- The most recent jobs report showed that between August and September, Maryland gained a total of 10,100 Total Nonfarm jobs, including 7,700 Total Private jobs and 2,400 Government positions.
- Job gains between July and August were revised to a gain of 9,000 jobs, up significantly from the original estimate of 500 jobs.
- The unemployment rate for Maryland decreased to 3.7 percent in September.
According to the most recent jobs report from the Bureau of Labor Statistics (BLS), Maryland gained 10,100 Total Nonfarm positions between August and September. This increase was a result of a 2,400 position gain in Government jobs, along with a gain of 7,700 Total Private jobs. In addition, the previous month’s report of a 500 position increase between July and August has been significantly revised upwards to a gain of 9,000 Total Nonfarm jobs. As a result, Maryland’s unemployment rate in September decreased to 3.7 percent.
Previous updates on the economy have noted that Maryland lost a significant number of jobs since the beginning of 2019. However, the combination of new and revised job gains over the past two months have completely reversed all of the job losses seen this year. As of today, Maryland is reported to have gained 3,600 jobs since January 2019. These overall gains are attributable to Government, which has increased by 5,400 jobs, countering a smaller decrease of 1,800 Total Private jobs so far this year. The largest gains this year have been seen in the Education and Health Services sector (7,300 jobs added), and the State Government sector (6,900 jobs gained). The biggest decrease has been seen in the Trade, Transportation, and Utilities sector, which has lost 6,200 positions this year.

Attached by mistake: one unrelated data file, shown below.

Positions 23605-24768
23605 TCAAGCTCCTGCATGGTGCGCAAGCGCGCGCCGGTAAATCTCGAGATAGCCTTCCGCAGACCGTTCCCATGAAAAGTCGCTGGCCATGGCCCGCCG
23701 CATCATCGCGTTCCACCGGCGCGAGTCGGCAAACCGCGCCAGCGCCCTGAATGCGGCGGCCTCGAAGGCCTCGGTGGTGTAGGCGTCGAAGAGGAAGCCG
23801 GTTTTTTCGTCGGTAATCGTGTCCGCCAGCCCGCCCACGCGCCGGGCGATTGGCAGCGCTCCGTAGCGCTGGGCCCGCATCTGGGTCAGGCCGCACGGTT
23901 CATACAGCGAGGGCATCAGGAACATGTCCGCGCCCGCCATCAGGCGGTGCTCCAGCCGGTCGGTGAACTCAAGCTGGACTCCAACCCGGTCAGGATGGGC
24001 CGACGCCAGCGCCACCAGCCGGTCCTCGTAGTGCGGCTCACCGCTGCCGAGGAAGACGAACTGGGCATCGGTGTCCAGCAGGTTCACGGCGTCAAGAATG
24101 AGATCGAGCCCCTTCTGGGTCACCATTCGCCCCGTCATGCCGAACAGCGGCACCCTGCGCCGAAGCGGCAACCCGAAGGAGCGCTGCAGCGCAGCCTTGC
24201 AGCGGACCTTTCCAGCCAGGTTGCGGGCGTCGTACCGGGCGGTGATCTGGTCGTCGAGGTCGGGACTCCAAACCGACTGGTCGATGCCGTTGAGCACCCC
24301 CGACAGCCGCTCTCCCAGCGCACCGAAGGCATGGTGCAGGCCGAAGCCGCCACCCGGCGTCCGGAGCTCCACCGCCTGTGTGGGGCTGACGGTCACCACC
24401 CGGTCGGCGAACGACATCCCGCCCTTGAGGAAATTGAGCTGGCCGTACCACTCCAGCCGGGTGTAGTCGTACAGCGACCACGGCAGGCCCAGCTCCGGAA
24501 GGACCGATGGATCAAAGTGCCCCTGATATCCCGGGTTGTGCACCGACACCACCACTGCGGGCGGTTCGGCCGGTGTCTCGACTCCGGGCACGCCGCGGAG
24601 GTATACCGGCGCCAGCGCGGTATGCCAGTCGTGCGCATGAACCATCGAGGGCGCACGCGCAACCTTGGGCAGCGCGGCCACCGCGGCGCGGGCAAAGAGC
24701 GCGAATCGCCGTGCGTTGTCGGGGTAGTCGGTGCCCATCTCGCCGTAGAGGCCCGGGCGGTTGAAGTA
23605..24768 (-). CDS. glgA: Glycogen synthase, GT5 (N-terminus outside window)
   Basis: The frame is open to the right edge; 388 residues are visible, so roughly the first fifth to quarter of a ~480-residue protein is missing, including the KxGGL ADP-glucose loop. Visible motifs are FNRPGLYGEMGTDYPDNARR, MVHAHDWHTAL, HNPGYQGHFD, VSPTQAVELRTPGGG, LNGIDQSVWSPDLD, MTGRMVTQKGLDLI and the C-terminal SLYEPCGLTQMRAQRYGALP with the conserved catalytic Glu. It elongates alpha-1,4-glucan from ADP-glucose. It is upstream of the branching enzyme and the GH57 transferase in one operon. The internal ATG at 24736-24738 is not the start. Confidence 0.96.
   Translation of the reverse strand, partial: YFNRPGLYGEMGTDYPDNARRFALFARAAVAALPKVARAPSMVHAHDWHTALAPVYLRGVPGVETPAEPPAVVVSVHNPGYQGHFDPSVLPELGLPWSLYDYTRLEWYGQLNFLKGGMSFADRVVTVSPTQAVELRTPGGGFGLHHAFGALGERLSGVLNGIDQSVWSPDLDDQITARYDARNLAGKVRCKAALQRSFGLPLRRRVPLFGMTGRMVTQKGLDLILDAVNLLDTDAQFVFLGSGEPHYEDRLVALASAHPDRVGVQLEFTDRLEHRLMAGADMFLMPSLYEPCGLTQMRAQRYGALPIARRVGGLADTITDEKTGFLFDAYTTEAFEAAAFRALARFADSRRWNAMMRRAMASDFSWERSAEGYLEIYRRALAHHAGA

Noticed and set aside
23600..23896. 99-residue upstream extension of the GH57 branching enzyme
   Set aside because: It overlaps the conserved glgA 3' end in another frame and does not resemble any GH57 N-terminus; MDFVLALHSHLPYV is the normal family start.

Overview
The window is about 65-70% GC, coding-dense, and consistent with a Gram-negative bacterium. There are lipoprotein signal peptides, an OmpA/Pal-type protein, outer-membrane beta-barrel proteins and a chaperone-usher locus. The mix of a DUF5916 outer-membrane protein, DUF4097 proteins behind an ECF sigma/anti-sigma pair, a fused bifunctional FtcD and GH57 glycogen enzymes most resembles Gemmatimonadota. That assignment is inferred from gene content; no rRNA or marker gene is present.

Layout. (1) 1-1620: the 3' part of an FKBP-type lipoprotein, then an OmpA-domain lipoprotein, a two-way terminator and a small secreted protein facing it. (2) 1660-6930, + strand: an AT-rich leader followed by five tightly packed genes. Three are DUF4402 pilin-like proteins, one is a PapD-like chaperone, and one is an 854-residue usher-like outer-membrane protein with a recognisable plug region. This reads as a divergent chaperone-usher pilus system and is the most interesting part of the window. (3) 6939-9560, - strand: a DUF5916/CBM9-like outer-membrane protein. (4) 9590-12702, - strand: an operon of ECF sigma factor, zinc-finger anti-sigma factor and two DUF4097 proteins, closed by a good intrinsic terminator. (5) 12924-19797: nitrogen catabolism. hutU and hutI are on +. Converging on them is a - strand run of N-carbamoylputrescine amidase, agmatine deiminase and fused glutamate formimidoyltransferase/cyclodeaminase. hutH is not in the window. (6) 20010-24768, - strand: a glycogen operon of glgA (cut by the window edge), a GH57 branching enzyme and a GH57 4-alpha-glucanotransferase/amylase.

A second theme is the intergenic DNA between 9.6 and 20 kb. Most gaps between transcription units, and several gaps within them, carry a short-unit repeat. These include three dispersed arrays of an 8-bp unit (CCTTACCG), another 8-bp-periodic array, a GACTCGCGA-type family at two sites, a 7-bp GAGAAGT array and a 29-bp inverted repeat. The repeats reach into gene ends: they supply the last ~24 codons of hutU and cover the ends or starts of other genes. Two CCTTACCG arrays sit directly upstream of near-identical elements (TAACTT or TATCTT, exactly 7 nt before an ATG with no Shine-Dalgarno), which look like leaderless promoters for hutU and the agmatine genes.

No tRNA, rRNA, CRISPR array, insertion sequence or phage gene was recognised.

Between August and September, the biggest gains in the supersector level were reported in the Education and Health Services sector which added 4,400 jobs, and the Government sector with an increase of 2,400 positions. The only decrease this month was seen in the Financial Activities sector (2,700 jobs lost). On the subsector level, Maryland’s largest gain was once again seen in State Government, with 2,500 added jobs, followed by a 1,600 position increase for the Accommodation and Food Services subsector. Maryland’s biggest loss was in the Finance and Insurance subsector, which lost 2,600 jobs.
While Maryland rebounded from earlier losses, neighboring states in the Mid-Atlantic region (Virginia, Pennsylvania, Delaware, and Washington, D.C.) gave back some of their previous gains, combining to lose a total of 19,600 Nonfarm jobs between August and September, with a loss of 18,700 Total Private jobs and 900 Government positions. This combined total was driven by a loss of 14,700 jobs in Virginia, although both Pennsylvania and Washington, D.C. experienced a small decrease in jobs as well. The only significant total gains on the supersector level for neighboring states were in Trade, Transportation, and Utilities, which added 2,400 jobs. The largest overall losses were reported in the Leisure and Hospitality sector (6,200 jobs lost), the Mining, Logging, and Construction sector (4,600 jobs lost), and the Professional and Business Services sector (decrease of 4,300 jobs). The overall unemployment rate for neighboring states in September remained unchanged at 3.5 percent.
Mid-Atlantic Regional Employment Workbook
To make more sense of what’s happening with Maryland’s employment numbers, we’ve embedded our new tool: the Mid-Atlantic Regional Employment Workbook. This dashboard allows you to examine 29 different industries to see how employment is varying in Maryland, as well as four other states in the Mid-Atlantic region. To use the dashboard select a sector of the economy that interests you from the dropdown at the top. When you change the sector of interest, the map and five line graphs will update to reflect historical data for that industry. Want to know how employment changed in the sector last month? Hover over each state in the map for percentage changes. Or hover over the line graphs to get more detailed information on the number of employees each month since January 2017 by state.